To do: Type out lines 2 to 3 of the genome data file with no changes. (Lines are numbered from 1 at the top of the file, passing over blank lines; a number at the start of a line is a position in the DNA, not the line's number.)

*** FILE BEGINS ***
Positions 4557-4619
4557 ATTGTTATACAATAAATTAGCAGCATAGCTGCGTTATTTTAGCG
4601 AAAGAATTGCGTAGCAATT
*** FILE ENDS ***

4557 ATTGTTATACAATAAATTAGCAGCATAGCTGCGTTATTTTAGCG
4601 AAAGAATTGCGTAGCAATT